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My reloads are slightly hot. I use Hornady 250gr XTP and Bullseye powder. But they're only .4 grs of powder over max. It took me several loads to build this one up, but it's safe and supremely accurate. I absolutely would not recommend any super hot ammo in a Judge, or any gun not rated for it, could be a recipe for disaster.
 

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Discussion Starter · #13 ·
Hotter rounds are those with a stronger charge. Rounds get hotter by using more powerful powder or more powder.

When you increase the power two things can happen - you increase the pressure on the walls of the cylinder etc. and you increase the energy imparted to the bullet. The rifling of the barrel imparts spin to the round which stabilizes it and makes it fly accurately. At a certain point the stabilization provided by the rifling isn't adequate in relation to the energy in the round. The bullet accuracy starts to go down and you can even get "key holing" where the bullet actually tumbles instead of flying straight. Because the Judge has fairly shallow rifling there may be a point where the round is still within spec and safe to use in the Judge and won't blow up the gun but is really too powerful and therefore too wild and unreliable.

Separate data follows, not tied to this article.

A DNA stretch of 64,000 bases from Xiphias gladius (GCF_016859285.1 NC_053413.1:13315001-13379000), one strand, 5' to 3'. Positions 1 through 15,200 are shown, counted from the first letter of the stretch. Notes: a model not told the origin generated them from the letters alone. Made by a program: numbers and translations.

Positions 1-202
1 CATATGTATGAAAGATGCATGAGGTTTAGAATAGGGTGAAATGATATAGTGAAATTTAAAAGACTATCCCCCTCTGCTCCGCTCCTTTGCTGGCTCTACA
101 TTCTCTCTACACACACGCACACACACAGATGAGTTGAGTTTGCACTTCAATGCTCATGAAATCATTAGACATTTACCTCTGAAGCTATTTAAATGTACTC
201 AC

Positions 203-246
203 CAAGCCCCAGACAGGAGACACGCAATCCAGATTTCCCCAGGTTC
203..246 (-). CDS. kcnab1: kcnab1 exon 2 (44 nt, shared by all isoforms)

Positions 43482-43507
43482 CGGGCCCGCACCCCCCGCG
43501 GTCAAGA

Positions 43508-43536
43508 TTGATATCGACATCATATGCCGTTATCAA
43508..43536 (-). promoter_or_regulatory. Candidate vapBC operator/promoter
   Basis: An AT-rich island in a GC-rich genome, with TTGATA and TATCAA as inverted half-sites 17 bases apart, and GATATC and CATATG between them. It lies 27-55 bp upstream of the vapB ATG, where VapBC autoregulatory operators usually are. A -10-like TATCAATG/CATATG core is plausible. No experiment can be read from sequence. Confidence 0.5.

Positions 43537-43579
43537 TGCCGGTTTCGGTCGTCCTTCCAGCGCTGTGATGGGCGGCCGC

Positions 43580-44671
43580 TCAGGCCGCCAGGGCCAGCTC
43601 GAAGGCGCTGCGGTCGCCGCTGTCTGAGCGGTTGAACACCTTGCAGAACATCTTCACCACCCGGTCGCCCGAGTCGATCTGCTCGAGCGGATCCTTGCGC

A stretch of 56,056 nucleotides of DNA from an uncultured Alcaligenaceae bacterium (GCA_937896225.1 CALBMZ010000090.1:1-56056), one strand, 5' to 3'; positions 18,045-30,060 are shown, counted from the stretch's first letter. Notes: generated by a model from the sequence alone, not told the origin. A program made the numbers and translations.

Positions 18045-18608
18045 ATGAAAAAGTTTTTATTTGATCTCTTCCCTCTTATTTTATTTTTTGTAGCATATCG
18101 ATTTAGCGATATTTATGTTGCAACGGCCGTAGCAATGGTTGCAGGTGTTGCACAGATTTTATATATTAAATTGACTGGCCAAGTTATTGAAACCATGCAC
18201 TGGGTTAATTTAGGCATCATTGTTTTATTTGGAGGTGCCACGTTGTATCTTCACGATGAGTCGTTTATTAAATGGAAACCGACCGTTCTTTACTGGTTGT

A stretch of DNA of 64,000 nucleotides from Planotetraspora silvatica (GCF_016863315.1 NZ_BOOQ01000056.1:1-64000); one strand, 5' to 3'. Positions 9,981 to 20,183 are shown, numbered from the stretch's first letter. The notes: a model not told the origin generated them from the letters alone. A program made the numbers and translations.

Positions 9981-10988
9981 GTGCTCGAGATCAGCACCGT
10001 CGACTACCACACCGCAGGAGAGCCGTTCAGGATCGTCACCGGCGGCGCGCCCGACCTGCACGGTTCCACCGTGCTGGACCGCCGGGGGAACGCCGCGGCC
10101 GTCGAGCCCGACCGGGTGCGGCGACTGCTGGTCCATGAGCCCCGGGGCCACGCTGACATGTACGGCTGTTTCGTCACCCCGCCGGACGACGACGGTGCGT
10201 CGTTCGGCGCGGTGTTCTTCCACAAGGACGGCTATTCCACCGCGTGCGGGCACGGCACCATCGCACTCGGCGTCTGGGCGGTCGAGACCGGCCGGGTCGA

The other issue that comes into play in all this is the length of the barrel. Shorter barrels normally mean lower muzzle velocity all other things being equal because the powder has more time to burn behind the round and therefore more of the total energy gets imparted to the bullet. When you see a big column of flame coming out of the barrel behind the bullet a lot of that is wasted energy because it is burning after it leaves the barrel and therefore not helping to push the bullet. It may look cool but it really isn't doing anything.